JACKSON, Miss. (AP) — Nearly nine years after Hurricane Katrina left much of south Mississippi in ruin, Hank Holmes looks back at the deadly storm as a test of Mississippi's commitment to historical preservation.
Holmes is retiring next year after what will be 42 years at the Mississippi Department of Archives and History, the last nine as executive director. The Winona native joined the department in 1973. He oversaw the archives and library division from 1988 to 2004. He became agency executive director in 2005.
Much has been achieved under Holmes, said Kane Ditto, chairman of the archive agency's Board of Trustees and former Jackson mayor.
Accomplishments include an electronic records section that serves as a national model; expansion of efforts to preserve Mississippi American Indian history; the Eudora Welty House and Garden, and now the Museum of Mississippi History and Mississippi Civil Rights Museum, Ditto said.
Perhaps his greatest achievement was overseeing a $26 million historic preservation grant program in the wake of Hurricane Katrina to repair ravages historic properties.
"I think it was the biggest task we have ever undertaken. We had staff going down there for days and weeks to survey the damage to historical sites — and that's when there's was no place to stay, no place to eat. The staff was carrying meals with them and working long days and driving back," Holmes told The Associated Press.
"But we were able to save structures that nobody thought could be saved and we were able to restore documents that a lot people thought were lost," Holmes said.
Katrina devastated public archives charged with protecting important documents — not only historic treaties and photographs, but many more mundane yet critical modern documents like birth and death certificates and car titles. Katrina destroyed about one-fifth of Mississippi Gulf Coast buildings that had been listed on the National Register of Historic Places — about 300 were obliterated and 1,200 were still standing.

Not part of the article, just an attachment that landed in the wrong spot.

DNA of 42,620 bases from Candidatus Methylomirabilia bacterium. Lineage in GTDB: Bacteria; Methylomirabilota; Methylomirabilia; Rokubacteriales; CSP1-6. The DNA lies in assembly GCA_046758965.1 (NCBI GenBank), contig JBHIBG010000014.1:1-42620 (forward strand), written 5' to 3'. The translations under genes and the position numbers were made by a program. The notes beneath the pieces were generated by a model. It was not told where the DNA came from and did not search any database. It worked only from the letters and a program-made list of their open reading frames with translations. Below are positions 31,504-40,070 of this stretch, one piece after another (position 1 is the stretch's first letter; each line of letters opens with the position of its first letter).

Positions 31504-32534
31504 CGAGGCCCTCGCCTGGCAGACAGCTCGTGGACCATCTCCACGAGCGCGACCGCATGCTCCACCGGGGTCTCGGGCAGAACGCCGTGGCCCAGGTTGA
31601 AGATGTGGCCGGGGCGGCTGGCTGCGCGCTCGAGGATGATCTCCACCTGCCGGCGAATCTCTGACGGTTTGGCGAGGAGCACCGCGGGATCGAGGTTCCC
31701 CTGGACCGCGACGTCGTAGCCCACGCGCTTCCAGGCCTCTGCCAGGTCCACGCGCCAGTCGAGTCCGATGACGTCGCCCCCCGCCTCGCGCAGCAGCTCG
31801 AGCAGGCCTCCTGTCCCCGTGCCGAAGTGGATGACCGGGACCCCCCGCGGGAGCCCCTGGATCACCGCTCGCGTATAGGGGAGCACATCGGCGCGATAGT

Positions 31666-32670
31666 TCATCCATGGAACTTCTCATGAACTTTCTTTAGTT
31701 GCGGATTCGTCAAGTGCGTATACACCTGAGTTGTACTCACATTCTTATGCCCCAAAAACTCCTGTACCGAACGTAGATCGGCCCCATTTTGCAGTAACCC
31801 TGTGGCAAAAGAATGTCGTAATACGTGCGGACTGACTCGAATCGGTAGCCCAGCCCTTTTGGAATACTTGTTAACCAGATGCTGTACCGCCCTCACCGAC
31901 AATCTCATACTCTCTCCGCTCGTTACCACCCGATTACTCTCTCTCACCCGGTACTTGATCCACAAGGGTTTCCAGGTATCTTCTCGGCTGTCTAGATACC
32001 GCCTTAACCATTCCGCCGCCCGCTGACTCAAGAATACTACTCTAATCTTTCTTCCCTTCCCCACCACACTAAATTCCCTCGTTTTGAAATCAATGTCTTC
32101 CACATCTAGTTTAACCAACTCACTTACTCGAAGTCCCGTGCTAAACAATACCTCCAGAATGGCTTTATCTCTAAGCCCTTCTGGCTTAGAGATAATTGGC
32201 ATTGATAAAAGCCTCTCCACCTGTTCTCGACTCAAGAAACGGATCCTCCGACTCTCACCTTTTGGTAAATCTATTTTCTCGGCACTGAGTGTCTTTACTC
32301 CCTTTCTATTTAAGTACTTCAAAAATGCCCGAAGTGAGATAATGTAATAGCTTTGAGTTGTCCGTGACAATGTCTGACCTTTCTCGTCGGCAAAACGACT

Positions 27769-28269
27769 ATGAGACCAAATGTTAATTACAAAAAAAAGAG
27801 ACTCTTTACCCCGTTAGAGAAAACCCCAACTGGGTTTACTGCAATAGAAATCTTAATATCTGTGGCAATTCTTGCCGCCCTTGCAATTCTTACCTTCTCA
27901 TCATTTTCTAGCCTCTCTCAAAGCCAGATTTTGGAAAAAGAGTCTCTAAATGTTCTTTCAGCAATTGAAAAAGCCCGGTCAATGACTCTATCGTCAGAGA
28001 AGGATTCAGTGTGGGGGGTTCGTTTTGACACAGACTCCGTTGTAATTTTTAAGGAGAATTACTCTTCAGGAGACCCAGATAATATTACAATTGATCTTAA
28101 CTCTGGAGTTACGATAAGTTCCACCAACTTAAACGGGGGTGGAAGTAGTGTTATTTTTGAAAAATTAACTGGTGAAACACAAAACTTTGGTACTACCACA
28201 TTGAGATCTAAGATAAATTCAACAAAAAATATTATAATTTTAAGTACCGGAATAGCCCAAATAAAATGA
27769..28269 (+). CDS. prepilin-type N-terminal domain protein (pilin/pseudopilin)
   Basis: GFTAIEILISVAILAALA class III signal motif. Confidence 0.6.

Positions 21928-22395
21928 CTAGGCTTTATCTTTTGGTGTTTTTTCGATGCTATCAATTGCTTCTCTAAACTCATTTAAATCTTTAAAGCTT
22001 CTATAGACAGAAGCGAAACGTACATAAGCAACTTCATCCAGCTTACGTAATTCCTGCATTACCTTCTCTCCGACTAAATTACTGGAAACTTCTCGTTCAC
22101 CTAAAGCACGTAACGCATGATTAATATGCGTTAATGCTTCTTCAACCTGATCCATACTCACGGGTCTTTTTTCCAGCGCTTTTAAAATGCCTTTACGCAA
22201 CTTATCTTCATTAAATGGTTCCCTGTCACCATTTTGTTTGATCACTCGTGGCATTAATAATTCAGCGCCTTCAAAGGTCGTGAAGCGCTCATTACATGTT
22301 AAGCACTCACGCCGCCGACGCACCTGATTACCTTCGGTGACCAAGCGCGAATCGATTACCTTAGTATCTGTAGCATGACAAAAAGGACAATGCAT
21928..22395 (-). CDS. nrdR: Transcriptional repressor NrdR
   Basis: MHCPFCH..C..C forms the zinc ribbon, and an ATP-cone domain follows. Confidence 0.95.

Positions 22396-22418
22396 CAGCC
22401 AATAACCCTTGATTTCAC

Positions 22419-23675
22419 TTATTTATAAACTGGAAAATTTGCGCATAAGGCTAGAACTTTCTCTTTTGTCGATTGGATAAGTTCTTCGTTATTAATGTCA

The heaviest toll was along the beach, where the hurricane's brutal winds and 30-foot storm surge washed away many homes that predated the Civil War. Beauvoir, the final home of Confederate President Jefferson Davis, survived on the Biloxi beachfront, but it was heavily damaged.
The agency used funds to restore the Old Spanish Fort in Pascagoula, Turkey Creek in Gulfport and grand homes on Pass Christian's East Scenic Drive.
The Old Spanish Fort is a French colonial structure also called the Pointe-Krebs-La Pointe Home. Initially, the agency spent $250,000 to stabilize the circa-1718 structure wracked by hurricane winds and swept underneath by surge.
The Turkey Creek community was founded by freed slaves more than a century ago. It includes what was in 2006 a 120-year-old church. In Pass Christian, the agency allocated $100,000 to save the 1928 Pass Christian Colored School, now known as the Randolph School.
Holmes also said the founding of two new museums — one that tells the history of the state, the other its civil rights struggle — is dear to him.
"We are able to tell history not presented before. Our theme is 'One Mississippi.' There are many stories to tell and we are trying to reflect the variety of faces across Mississippi history," Holmes said.
Holmes said the museums are scheduled to open during the celebration of Mississippi's bicentennial in December 2017.
During a 2013 groundbreaking, officials said the side-by-side museums will tell an unflinching and thorough story of Mississippi, including its complex history of race relations and its roles in the Civil War and the civil rights movement.
The Museum of History will tell the story of Mississippi from its pre-Columbian past, its evolution as an agrarian region with the arrival of the first European settlers and its emergence as a diverse manufacturing center.
The Civil Rights Museum will chronicle the decades-long struggle of African-Americans for such basic rights as voting and the enjoyment of previously "whites only" public accommodations.